Sophomore Files Web Reports from Winter Olympics as AT&T "Xtreme VJ"
Carnegie Mellon sophomore Elizabeth Delhagen, 19, has been bubbling with excitement since returning from Salt Lake City, Utah, after six days of reporting on the "wild side" of the 2002 Winter Olympics.
"I never expected in a million years to go to the Olympics, much less report on it," she said.
A Presidential Scholar, Delhagen is majoring in biology and psychology with minors in business and drama. She was selected to be an "Xtreme VJ" after receiving the lions share of online votes in the "XPlore The Games AT&T Olympic VJ" contest.
Delhagen, who humbly insists she "must have been lucky," was selected to give
daily Web reports on AT&T's promotional Web site for the Winter Olympics (www.xplorethegames.com). During the first three days, she filed reports from the Opening Ceremonies, the lively streets of Salt Lake and from many of the events. If the action was there, so was Delhagen.
The busy student who makes time in her academic career to pursue a passion for acting in the School of Drama was often encouraged to play out "skits" during her reports. She displayed her true penchant for comedy when she donned pink foam curlers in her hair during a report on the Olympic sport of curling.
"We're just trying to have fun," she said in an interview with a Pittsburgh Tribune-Review reporter in Salt Lake. The roving reporter had noticed her antics and made the budding star reporter into a story of her own.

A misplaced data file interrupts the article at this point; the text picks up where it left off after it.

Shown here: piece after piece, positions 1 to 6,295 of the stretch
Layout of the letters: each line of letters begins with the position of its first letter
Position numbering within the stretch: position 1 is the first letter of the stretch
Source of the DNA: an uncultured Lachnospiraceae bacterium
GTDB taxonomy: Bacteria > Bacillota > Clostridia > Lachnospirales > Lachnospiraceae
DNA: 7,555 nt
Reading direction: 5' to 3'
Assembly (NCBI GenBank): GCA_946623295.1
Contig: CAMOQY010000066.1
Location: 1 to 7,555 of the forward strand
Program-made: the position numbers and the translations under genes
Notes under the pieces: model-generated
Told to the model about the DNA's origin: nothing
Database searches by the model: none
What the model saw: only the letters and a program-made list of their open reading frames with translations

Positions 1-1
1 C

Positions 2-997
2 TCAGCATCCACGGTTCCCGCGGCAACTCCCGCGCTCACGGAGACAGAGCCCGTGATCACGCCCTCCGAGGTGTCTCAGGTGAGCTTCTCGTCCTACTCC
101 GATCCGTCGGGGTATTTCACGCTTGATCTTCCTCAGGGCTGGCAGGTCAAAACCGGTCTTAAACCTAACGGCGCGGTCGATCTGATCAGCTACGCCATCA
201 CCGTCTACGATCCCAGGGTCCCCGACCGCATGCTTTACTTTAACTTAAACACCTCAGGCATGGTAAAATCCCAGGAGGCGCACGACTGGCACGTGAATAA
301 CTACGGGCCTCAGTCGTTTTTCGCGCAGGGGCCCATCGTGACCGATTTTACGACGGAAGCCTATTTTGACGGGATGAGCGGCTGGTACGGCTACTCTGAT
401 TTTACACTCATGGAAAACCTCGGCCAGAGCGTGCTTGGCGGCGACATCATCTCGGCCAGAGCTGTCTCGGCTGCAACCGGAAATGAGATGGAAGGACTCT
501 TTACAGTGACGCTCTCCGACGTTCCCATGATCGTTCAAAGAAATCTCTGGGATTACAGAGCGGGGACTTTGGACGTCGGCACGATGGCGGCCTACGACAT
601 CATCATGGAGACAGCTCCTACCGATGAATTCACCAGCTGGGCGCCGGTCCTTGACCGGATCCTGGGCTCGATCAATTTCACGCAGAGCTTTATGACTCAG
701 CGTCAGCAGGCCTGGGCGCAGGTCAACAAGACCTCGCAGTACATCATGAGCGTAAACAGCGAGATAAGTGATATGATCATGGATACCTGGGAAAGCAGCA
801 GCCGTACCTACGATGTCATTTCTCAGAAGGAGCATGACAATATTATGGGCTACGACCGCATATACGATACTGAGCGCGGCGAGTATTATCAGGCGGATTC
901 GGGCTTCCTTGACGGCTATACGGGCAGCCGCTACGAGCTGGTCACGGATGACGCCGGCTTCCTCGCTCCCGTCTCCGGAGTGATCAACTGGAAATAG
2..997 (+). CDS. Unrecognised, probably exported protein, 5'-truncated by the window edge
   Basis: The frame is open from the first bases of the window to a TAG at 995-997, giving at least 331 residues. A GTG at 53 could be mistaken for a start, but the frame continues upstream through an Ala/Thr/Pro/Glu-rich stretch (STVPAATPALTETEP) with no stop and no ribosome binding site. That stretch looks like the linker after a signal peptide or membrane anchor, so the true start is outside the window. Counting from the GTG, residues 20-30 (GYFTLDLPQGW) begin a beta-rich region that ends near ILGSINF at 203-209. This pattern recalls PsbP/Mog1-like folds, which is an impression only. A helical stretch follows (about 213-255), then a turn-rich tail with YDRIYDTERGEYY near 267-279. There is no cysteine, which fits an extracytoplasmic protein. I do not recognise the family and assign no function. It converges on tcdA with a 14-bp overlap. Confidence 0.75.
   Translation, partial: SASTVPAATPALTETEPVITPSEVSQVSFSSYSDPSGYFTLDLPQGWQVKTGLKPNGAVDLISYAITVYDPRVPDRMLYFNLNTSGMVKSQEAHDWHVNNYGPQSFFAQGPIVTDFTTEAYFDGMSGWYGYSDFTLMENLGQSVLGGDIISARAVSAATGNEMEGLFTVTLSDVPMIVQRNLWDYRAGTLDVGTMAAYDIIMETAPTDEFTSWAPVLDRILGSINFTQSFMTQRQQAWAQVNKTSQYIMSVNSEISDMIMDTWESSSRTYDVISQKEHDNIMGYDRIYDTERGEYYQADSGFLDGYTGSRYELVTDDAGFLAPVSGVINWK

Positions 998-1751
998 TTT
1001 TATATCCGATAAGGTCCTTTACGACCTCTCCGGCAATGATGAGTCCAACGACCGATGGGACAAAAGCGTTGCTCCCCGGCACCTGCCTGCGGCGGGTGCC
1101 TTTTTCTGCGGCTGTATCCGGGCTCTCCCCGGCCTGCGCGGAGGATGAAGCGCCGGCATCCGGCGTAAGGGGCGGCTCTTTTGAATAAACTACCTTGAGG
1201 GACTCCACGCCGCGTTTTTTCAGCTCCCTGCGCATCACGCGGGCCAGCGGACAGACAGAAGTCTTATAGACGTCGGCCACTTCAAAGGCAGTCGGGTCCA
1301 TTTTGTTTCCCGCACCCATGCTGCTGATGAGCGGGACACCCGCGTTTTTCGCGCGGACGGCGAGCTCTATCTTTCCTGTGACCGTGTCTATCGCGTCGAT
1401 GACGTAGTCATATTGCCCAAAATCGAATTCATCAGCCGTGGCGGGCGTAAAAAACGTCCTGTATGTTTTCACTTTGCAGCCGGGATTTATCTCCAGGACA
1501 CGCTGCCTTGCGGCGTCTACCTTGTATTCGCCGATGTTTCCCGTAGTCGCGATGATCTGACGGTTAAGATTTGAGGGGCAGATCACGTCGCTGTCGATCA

While reporting on the events, Delhagen was most impressed with the Americans' open patriotism and indiscriminate support of athletes from all countries.
"During an ice skating event, a pair from China had a phenomenal performance and received a standing ovation from the whole crowd. A second standing ovation came after a pair from the U.S. skated. The fact that there was the same response for both showed that the audience had put aside allegiances to their own country's team and just appreciated the sport," she said.
Delhagen's professors were amiable about rearranging due-dates for assignments and exams so she could attend the Olympics.
"They supported me and believed that this was a once-in-a-lifetime experience I shouldn't pass up," she said.
She also expressed gratitude to the student body and faculty at Carnegie Mellon for their online votes because she feels it was the university's support that enabled her to enjoy this unique experience.
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